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tick saliva protein

Cassandra L Olds, Stephen Mwaura, David O Odongo, Glen A Scoles, Richard Bishop, Claudia Daubenberger
BACKGROUND: Rhipicephalus appendiculatus is the primary vector of Theileria parva, the etiological agent of East Coast fever (ECF), a devastating disease of cattle in sub-Saharan Africa. We hypothesized that a vaccine targeting tick proteins that are involved in attachment and feeding might affect feeding success and possibly reduce tick-borne transmission of T. parva. Here we report the evaluation of a multivalent vaccine cocktail of tick antigens for their ability to reduce R. appendiculatus feeding success and possibly reduce tick-transmission of T...
2016: Parasites & Vectors
James J Valdés, Alejandro Cabezas-Cruz, Radek Sima, Philip T Butterill, Daniel Růžek, Patricia A Nuttall
Evolution has provided ticks with an arsenal of bioactive saliva molecules that counteract host defense mechanisms. This salivary pharmacopoeia enables blood-feeding while enabling pathogen transmission. High-throughput sequencing of tick salivary glands has thus become a major focus, revealing large expansion within protein encoding gene families. Among these are lipocalins, ubiquitous barrel-shaped proteins that sequester small, typically hydrophobic molecules. This study was initiated by mining the Ixodes ricinus salivary gland transcriptome for specific, uncharacterized lipocalins: three were identified...
2016: Scientific Reports
Dana K Shaw, Michail Kotsyfakis, Joao H F Pedra
Having emerged during the early part of the Cretaceous period, ticks are an ancient group of hematophagous ectoparasites with significant veterinary and public health importance worldwide. The success of their life strategy can be attributed, in part, to saliva. As we enter into a scientific era where the collection of massive data sets and structures for biological application is possible, we suggest that understanding the molecular mechanisms that govern the life cycle of ticks is within grasp. With this in mind, we discuss what is currently known regarding the manipulation of Toll-like (TLR) and Nod-like (NLR) receptor signaling pathways by tick salivary proteins, and how these molecules impact pathogen transmission...
June 2016: Current Tropical Medicine Reports
R Manzano-Román, V Díaz-Martín, A Oleaga, P Obolo-Mvoulouga, R Pérez-Sánchez
Recently obtained evidence indicated that an orthologue of the O. savignyi TSGP4 salivary lipocalin was present in the saliva of O. moubata. TSGP4 is known to act as a cysteinyl leukotrienes scavenger helping in the prevention of inflammation and oedema at the tick bite site. Since this function seems to be crucial for successful tick feeding, the novel O. moubata TSGP4 turned into a potential vaccine target. The purposes of the current work were: (i) to clone and characterize the O. moubata TSGP4 and, (ii) to produce it as recombinant to evaluate its protective efficacy as vaccine antigen...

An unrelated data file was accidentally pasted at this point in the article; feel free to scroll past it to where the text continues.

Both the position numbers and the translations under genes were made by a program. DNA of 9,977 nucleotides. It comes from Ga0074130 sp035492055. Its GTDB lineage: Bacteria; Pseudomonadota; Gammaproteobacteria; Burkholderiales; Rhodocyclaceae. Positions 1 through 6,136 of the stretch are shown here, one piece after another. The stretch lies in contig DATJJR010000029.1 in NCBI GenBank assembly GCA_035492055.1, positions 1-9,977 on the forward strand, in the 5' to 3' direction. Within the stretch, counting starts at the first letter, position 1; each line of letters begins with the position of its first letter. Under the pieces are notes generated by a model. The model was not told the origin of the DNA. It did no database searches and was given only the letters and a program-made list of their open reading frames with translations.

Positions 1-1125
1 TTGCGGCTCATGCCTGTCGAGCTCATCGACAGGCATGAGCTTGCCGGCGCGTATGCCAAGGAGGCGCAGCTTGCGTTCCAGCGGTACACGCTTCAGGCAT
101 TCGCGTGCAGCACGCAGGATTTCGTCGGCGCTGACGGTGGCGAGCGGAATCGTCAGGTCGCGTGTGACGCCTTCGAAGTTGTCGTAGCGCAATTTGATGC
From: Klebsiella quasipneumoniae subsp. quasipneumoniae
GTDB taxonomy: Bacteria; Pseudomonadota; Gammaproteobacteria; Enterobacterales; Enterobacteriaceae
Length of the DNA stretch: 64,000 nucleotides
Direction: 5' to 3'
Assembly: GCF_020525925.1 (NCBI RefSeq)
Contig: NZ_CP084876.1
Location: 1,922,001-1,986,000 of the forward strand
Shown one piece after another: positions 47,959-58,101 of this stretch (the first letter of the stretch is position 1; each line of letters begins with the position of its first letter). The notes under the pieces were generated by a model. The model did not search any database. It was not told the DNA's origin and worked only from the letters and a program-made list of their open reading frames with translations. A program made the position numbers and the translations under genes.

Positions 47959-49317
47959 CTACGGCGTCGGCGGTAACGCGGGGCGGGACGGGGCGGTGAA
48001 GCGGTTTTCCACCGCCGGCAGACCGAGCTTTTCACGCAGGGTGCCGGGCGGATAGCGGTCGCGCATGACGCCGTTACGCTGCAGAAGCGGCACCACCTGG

August 30, 2016: Veterinary Parasitology
Naylene C S Silva, Vladimir F Vale, Paula F Franco, Nelder F Gontijo, Jesus G Valenzuela, Marcos H Pereira, Mauricio R V Sant'Anna, Daniel S Rodrigues, Walter S Lima, Blima Fux, Ricardo N Araujo
BACKGROUND: Rhipicephalus (Boophilus) microplus is the main ectoparasite affecting livestock worldwide. For a successful parasitism, ticks need to evade several immune responses of their hosts, including the activation of the complement system. In spite of the importance of R. microplus, previous work only identified one salivary molecule that blocks the complement system. The current study describes complement inhibitory activities induced by R. microplus salivary components and mechanisms elicited by putative salivary proteins on both classical and alternative complement pathways...
2016: Parasites & Vectors
Mayukh Ghosh, Nirmal Sangwan, Arun K Sangwan
AIM: Hyalomma anatolicum anatolicum ticks transmit Theileria annulata, causative agent of tropical theileriosis to cattle and buffaloes causing a major economic loss in terms of production and mortality in tropical countries. Ticks have evolved several immune evading strategies to circumvent hosts' rejection and achieve engorgement. Successful feeding of ticks relies on a pharmacy of chemicals located in their complex salivary glands and secreted saliva. These chemicals in saliva could inhibit host inflammatory responses through modulating cytokine secretion and detoxifying reactive oxygen species...
June 2015: Veterinary World
Xiaowei Wang, Dana K Shaw, Olivia S Sakhon, Greg A Snyder, Eric J Sundberg, Laura Santambrogio, Fayyaz S Sutterwala, J Stephen Dumler, Kari Ann Shirey, Darren J Perkins, Katharina Richard, Andrezza C Chagas, Eric Calvo, Jan Kopecký, Michail Kotsyfakis, Joao H F Pedra